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Color is a fundamental element of our lives. Understanding how to use it for visual communication in a variety of contexts is essential for designers and artists. This course is about learning how to use color, not only to create more effective designs, but also to tell a story. Illustrator, professor, and author Mary Jane Begin explains how color intertwines with brand identity, how it affects the mood of a piece and directs the viewer's attention to areas of interest, and how it can connect images or create space between elements. She removes the mystery surrounding the color wheel and color relationships; shows how to layer, mix, and digitally alter color; and use light to integrate temperature, translucency, and contrast.
These lessons are applicable to a number of fields, including graphic design, photography, and illustration, and both traditional and digital media. Dive in and get a fresh look at color that is sure to revitalize your creativity and your work.
Let's talk about color harmony. You might have heard of it, but what is it? Harmony is a pleasing agreement of elements in a whole. We all want harmony, don't we? Essentially, it's a peaceful connection with all parts working together in sync. We try to achieve this in life and the images that we create. Harmony provides the sense of a whole. It's about creating connections from one thing to another, not just pieces or parts hanging out next to each other.
One of the reasons for creating a path that's harmonious is to develop a family of colors that work well together. A family is created by parents. A limited palette consists of a parent color or colors spawning many related connected colors. To demonstrate what creates color harmony, let's take a look at limited palettes and figure out all the color options within a family. If we start with the parents, a blue and a red, let's see all the children that can come of this union.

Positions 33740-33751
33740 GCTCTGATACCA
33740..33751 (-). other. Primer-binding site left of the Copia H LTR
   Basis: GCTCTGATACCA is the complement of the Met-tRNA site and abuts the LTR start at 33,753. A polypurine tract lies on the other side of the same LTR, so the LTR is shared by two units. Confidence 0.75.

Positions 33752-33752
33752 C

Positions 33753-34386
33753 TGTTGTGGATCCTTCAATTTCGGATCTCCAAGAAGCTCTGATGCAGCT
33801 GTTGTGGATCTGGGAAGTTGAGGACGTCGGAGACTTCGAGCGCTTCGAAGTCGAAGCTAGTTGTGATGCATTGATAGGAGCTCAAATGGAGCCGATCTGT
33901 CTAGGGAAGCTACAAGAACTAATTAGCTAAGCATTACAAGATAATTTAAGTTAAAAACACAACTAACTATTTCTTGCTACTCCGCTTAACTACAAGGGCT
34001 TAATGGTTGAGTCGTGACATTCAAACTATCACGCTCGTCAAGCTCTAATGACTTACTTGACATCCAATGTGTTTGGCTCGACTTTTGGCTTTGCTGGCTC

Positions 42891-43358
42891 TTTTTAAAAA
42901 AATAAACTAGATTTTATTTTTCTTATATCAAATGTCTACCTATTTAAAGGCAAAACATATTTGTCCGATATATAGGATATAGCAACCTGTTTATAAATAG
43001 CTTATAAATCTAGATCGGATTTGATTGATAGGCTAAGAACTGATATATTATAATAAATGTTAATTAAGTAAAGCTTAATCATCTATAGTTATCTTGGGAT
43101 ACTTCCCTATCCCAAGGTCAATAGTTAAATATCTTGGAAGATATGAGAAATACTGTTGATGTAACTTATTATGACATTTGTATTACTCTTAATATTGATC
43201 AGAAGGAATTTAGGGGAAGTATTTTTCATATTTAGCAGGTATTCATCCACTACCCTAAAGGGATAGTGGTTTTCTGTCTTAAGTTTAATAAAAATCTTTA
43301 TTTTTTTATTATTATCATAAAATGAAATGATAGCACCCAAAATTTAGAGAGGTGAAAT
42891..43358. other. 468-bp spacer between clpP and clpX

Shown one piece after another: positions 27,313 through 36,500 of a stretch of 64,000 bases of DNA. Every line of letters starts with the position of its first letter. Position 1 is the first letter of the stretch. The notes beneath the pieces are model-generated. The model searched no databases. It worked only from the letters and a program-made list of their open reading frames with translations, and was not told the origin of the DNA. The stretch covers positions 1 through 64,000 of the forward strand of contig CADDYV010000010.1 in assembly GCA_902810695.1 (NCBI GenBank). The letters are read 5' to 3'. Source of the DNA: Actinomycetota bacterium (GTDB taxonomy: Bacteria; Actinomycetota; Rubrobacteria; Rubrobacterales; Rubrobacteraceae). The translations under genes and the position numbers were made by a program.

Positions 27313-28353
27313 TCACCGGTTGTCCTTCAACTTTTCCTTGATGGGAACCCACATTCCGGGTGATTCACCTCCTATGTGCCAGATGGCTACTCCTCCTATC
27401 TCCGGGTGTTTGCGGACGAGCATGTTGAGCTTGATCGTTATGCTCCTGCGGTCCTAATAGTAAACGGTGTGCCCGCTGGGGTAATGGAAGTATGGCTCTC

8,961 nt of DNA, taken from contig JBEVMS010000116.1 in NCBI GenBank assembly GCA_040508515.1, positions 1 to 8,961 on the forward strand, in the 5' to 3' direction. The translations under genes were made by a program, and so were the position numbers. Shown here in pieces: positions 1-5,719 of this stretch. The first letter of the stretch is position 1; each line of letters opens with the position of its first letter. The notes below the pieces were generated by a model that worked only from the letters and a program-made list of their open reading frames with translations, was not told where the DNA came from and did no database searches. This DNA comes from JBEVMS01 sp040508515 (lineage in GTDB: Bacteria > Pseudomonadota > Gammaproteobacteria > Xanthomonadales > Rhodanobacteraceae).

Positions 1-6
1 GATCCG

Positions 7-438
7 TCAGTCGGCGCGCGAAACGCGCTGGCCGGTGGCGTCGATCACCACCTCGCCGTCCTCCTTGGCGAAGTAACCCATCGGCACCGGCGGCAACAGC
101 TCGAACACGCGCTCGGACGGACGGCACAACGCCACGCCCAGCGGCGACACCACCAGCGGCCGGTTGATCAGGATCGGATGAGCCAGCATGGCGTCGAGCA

A range of value for blue. A range of value for red. All the possible combination of the two colors, varying the amount of each color as they're combined. Let's look at the family tree. If we add one more primary, yellow, the family grows considerably. Here are the secondary colors and the tertiary colors, they all relate one to the other because all come from the same source. You can add a fourth color, a fifth color, a sixth, and so on.
And the variations and possibilities get larger. But controlling the options can get a bit more complex. Creating a base palette then layering additional colors into the palette is a way to control the harmony in a piece and still use a broader palette. Here's an example of an illustration using three primaries for its pallette. For more complex system, three additional secondaries were added. This image starts with a base palette of three colors, creates all of the core connections and uses additional colors as layers on top of the base colors, to enhance the pallette and become a part of it.
Remember to explore the variety of color combinations is the key to making a harmonious palette. And remembering, vary the value of the colors helps to increase the variety of options as well. In real life, human families might not be quite so harmonious. But in the world of colors, creating a family is the easiest way to achieve peace and harmony.
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